In <5d3s09$bv0 at dfw-ixnews4.ix.netcom.com> flefever at ix.netcom.com(F.
Frank LeFever) writes:
>>>>re Neal Prakash's commentary: my reply to the original query (reply is
>header #16908, at least via my server) discussed the IL-1 angle. In
>addition to Linda Watkins re vagus, check out Robert Dantzer re
>exploratory behavior, operant behavior, etc.
>>In my earlier comment, I speculated re IL-1 effect on Ne
>(noradrenaline), the target most prominent in theories of ritalin
>(etc.) action in ADD (although dopamine should not be ignored). I
>indeed find a very good review of IL-1 effects on classsical
>neurotransmitters, including increasing Ne activity--but left it at
>work! will try to bring it home tomorrow. Believe it was in
>Neuroimmunology, 1996 or possibly 1995.
>New York Neuropsychology Group
>(UPDATE Feb. 5) As promised, here is the reference:
Dunn, AJ & Wang, J. Cytokine effects on CNS biogenic amines.
Neuroimmunomodulation, 1995, vol.2, 319-328.
Their discussion focused on the hypothalamic-pituitary-adrenocortical
axis and the possible relevance of IL-1-induced noradrenaline activity
to activation of the HPA axis, but they also cite a study reporting
increased prefrontal cortical dopamine activity, which would make sense
in terms of the "frontal/intentional" sort of interpretation of ADD I
have alluded to previously.
That study is:
Zalcman S, Green-Johnson JM, Murray L et al. (incl. H. Anisman)
Cytokine-specific central monoamine alterations induced by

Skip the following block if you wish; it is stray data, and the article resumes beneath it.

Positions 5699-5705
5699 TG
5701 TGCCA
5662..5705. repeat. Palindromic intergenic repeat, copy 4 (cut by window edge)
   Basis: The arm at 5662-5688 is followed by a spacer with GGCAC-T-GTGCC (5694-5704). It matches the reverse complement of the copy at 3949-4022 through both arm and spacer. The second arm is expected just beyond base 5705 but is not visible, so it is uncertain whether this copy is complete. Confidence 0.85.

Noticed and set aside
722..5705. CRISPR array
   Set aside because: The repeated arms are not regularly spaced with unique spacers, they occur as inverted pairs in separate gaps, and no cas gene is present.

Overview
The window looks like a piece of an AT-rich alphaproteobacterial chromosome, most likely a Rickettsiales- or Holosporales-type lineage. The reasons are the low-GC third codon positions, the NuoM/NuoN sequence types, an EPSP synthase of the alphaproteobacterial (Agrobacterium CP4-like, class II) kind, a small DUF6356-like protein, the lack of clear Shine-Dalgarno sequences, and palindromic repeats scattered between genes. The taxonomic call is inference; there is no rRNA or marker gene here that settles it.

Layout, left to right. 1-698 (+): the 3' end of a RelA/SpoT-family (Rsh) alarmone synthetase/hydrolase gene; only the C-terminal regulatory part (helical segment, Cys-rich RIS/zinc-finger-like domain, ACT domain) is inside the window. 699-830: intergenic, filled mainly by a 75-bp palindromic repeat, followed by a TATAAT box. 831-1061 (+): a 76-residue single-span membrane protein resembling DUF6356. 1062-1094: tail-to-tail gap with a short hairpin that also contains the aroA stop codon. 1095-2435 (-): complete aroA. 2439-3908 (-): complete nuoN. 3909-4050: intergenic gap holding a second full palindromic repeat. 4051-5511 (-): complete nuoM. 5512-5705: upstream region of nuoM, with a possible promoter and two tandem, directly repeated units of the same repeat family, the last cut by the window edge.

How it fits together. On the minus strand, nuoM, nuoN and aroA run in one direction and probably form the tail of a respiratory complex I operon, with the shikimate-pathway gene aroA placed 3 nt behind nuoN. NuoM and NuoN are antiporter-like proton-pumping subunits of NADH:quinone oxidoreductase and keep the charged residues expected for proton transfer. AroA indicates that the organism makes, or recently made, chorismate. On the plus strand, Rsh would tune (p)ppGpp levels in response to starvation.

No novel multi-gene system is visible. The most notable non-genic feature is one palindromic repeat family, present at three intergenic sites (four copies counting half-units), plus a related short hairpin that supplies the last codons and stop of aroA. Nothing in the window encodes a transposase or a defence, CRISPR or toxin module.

interleukin-1, -2, and -6. Brain Research 1994, 643, 40-49.
Thus, there is a plausible rationale for such an effect.
NOW, the remaining question is: how much evidence is there that this
phenomenon (reduced ADD symptoms during fever) exists?
New York Neuropsychology Group
>>>>>>>>>>>In <Pine.GSO.3.95.970202145837.25667A-100000 at taurus.oac.uci.edu> Neal
>Prakash <nprakash at taurus.oac.uci.edu> writes:
>>>>Sorry, I missed the original post.
>>>>But I recall that there is a growing body of research linking
>>behaviors" (i.e. fever, decreased socialization, etc.) with immune
>>cytokines acting directly on the brain. I don't recall the exact
>>right now, try L. Watkins [?] or keywords: IL1, fever, vagus, if you
>>access to medline.
>>>>One belief is that peripheral nerves, but especially the vagus nerve,
>>receptors for cytokines, such as IL1, TNF-b, and IL6. So when you
>>infection, local cytokines activate the vagus nerve, which in turn
>>mediates illness responses in the central nervous system via the
>>>>Perhaps, with ADHD, this response is altered. Or maybe the illness
>>response in the hypothalamus counteracts the neurochemical pathways
>>involved in ADHD...
>>>>>>>>>>On 2 Feb 1997, Wernerson wrote:
>>>>> Why is my child less hyperactive and why does he get better
>>> he have a fever ?
>>> I wonder if science has ever picked up on this point and tried to
>>> trace from there ?
>>> There must be a connection between body temperature and brain
>>Department of Psychobiology, College of Medicine